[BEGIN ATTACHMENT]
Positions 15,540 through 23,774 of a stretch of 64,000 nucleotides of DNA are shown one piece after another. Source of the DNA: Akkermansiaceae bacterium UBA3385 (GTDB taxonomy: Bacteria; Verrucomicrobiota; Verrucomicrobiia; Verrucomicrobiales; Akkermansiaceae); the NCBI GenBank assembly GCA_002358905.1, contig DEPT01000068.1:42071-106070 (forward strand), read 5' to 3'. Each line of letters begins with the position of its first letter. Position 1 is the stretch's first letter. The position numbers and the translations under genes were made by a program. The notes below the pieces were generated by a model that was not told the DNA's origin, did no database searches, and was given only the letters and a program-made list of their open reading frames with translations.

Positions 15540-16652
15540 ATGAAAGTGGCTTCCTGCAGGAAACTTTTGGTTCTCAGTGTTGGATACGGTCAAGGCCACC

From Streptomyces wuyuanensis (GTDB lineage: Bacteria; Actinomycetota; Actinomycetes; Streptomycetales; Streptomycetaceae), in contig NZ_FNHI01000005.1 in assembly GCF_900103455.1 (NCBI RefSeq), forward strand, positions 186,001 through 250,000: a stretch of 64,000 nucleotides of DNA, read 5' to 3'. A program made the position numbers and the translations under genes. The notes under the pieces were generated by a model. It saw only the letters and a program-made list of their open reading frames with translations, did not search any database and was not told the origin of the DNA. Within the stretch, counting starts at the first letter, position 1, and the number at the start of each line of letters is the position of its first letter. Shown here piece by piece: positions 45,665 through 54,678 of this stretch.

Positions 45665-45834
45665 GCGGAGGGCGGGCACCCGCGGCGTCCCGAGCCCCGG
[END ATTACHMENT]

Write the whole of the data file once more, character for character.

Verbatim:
Positions 15,540 through 23,774 of a stretch of 64,000 nucleotides of DNA are shown one piece after another. Source of the DNA: Akkermansiaceae bacterium UBA3385 (GTDB taxonomy: Bacteria; Verrucomicrobiota; Verrucomicrobiia; Verrucomicrobiales; Akkermansiaceae); the NCBI GenBank assembly GCA_002358905.1, contig DEPT01000068.1:42071-106070 (forward strand), read 5' to 3'. Each line of letters begins with the position of its first letter. Position 1 is the stretch's first letter. The position numbers and the translations under genes were made by a program. The notes below the pieces were generated by a model that was not told the DNA's origin, did no database searches, and was given only the letters and a program-made list of their open reading frames with translations.

Positions 15540-16652
15540 ATGAAAGTGGCTTCCTGCAGGAAACTTTTGGTTCTCAGTGTTGGATACGGTCAAGGCCACC

From Streptomyces wuyuanensis (GTDB lineage: Bacteria; Actinomycetota; Actinomycetes; Streptomycetales; Streptomycetaceae), in contig NZ_FNHI01000005.1 in assembly GCF_900103455.1 (NCBI RefSeq), forward strand, positions 186,001 through 250,000: a stretch of 64,000 nucleotides of DNA, read 5' to 3'. A program made the position numbers and the translations under genes. The notes under the pieces were generated by a model. It saw only the letters and a program-made list of their open reading frames with translations, did not search any database and was not told the origin of the DNA. Within the stretch, counting starts at the first letter, position 1, and the number at the start of each line of letters is the position of its first letter. Shown here piece by piece: positions 45,665 through 54,678 of this stretch.

Positions 45665-45834
45665 GCGGAGGGCGGGCACCCGCGGCGTCCCGAGCCCCGG